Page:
"The Mystery of the World": On the Criticism of Fairfield Porter
In a 1955 letter to Tom Hess, the editor of ArtNews, the artist and critic Fairﬁeld Porter has this to say in praise of the "transparency" of Elizabeth Bishop’s poetry:
I think my admiration for Elizabeth Bishop’s poems, aside from the fact that she has a descriptive visual mind, and aside from the fact that she has humor and is not sentimental, comes from an admiration of her relaxed line which allows each word enough space to be savored properly for what it is; and this comes from knowing when to change as well as when to repeat, how to keep such a distance that you pay attention and can go on, as you might go over the surface of a canvas, and not get stuck by boring repetitions or boring variation.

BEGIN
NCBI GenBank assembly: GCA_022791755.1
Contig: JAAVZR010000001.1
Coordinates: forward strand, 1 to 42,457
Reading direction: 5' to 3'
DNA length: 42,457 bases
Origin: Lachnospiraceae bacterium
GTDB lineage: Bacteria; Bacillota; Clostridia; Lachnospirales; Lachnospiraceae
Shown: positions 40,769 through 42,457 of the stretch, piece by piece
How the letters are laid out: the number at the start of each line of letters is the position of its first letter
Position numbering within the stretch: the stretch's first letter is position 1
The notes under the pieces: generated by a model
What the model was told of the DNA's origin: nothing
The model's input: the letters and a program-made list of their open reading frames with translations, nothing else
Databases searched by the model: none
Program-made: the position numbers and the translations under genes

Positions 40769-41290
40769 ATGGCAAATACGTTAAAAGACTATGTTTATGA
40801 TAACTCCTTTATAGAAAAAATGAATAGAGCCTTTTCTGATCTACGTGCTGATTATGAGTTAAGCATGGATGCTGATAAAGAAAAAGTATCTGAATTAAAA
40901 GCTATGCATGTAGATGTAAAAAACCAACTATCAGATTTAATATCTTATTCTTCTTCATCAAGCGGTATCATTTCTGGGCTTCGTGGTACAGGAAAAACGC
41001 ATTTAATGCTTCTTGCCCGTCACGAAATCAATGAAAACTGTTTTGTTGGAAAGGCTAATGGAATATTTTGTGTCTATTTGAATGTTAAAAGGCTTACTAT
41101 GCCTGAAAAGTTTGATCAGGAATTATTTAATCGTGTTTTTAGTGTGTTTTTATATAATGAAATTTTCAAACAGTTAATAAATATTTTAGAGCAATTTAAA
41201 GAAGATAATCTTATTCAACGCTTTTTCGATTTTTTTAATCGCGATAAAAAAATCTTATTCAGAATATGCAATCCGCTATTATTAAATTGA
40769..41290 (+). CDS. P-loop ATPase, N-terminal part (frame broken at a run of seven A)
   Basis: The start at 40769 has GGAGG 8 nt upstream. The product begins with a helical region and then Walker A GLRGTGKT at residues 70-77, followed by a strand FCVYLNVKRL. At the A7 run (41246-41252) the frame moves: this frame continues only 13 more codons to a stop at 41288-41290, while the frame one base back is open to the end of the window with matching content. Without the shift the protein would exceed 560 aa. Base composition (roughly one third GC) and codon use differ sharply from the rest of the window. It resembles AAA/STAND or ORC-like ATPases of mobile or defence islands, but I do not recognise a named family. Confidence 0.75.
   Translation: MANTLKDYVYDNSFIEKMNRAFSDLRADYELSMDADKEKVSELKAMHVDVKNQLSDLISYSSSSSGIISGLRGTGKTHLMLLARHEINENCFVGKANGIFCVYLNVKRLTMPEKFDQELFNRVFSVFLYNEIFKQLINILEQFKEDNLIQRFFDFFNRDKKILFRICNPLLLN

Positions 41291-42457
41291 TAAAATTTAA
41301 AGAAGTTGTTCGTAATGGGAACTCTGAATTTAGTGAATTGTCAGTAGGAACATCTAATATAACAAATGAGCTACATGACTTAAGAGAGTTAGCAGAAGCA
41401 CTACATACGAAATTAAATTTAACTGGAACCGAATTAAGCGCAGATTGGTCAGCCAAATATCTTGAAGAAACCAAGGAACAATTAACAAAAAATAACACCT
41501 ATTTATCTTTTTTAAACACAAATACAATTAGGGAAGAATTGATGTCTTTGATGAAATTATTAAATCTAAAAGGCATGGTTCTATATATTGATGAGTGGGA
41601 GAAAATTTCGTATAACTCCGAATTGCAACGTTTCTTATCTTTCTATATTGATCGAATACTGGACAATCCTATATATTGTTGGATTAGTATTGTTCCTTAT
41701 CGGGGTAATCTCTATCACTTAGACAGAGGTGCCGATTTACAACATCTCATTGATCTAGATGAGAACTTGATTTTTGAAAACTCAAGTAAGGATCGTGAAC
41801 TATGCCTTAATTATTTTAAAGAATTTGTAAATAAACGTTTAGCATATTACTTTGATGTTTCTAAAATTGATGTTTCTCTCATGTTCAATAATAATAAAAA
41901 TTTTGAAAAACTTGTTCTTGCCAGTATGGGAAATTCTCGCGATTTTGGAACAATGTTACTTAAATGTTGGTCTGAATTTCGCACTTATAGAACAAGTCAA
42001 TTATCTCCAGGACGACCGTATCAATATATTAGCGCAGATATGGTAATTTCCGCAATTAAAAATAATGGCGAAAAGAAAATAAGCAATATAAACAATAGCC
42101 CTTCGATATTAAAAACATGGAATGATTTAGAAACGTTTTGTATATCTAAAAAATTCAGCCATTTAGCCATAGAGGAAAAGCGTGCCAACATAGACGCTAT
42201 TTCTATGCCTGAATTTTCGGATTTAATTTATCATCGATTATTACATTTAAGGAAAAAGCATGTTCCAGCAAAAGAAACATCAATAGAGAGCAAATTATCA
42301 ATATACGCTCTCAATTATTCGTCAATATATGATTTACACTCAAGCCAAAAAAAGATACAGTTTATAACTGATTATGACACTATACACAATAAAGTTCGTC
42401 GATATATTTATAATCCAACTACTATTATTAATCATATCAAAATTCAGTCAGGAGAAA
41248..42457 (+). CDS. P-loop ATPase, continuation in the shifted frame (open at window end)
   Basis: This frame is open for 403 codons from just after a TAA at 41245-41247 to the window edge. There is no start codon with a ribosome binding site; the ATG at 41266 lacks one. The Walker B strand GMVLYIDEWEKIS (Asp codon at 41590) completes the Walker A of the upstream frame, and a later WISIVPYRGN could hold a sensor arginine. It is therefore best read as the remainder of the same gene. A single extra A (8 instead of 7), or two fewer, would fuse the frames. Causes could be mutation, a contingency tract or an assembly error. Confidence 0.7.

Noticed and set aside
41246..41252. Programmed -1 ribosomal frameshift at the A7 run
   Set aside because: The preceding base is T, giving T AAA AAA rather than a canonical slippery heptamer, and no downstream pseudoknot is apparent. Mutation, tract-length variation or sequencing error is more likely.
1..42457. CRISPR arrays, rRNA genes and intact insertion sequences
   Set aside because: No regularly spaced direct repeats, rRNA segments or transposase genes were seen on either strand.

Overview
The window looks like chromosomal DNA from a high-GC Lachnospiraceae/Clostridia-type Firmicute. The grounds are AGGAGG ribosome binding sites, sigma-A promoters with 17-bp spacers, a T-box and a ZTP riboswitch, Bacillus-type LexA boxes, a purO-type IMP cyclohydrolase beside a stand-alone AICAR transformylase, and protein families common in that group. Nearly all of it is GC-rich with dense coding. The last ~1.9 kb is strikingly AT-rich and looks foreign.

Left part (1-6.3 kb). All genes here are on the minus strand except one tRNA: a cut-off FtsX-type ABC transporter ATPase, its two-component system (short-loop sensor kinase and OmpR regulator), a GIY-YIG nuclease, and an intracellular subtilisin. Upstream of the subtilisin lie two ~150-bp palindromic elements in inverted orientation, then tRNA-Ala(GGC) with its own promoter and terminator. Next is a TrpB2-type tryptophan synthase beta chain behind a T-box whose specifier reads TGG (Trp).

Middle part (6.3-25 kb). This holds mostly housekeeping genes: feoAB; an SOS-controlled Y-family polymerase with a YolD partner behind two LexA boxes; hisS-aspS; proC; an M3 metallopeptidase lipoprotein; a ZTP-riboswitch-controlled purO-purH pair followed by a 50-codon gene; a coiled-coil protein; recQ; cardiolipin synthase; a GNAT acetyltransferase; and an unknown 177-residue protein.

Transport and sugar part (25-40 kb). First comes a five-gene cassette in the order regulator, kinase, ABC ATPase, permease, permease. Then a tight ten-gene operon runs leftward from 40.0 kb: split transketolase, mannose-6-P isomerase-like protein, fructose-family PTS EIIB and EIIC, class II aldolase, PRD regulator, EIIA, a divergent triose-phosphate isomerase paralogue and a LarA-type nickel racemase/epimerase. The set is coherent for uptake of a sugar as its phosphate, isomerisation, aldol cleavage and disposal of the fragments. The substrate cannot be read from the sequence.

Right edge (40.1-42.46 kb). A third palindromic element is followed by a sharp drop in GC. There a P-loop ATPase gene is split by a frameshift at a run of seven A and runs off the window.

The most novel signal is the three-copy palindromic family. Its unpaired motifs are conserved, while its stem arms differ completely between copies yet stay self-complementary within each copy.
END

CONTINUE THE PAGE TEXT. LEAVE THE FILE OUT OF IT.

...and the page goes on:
The letter itself is Porter’s attempt to explain his theory of the relationship between writing and painting, and this particular passage points to a recurring theme in Porter’s reﬂections about art.
Watson, Craig. ""The Mystery of the World": On the Criticism of Fairfield Porter." The Yale Review 100.4 (2012): 73-87. Print.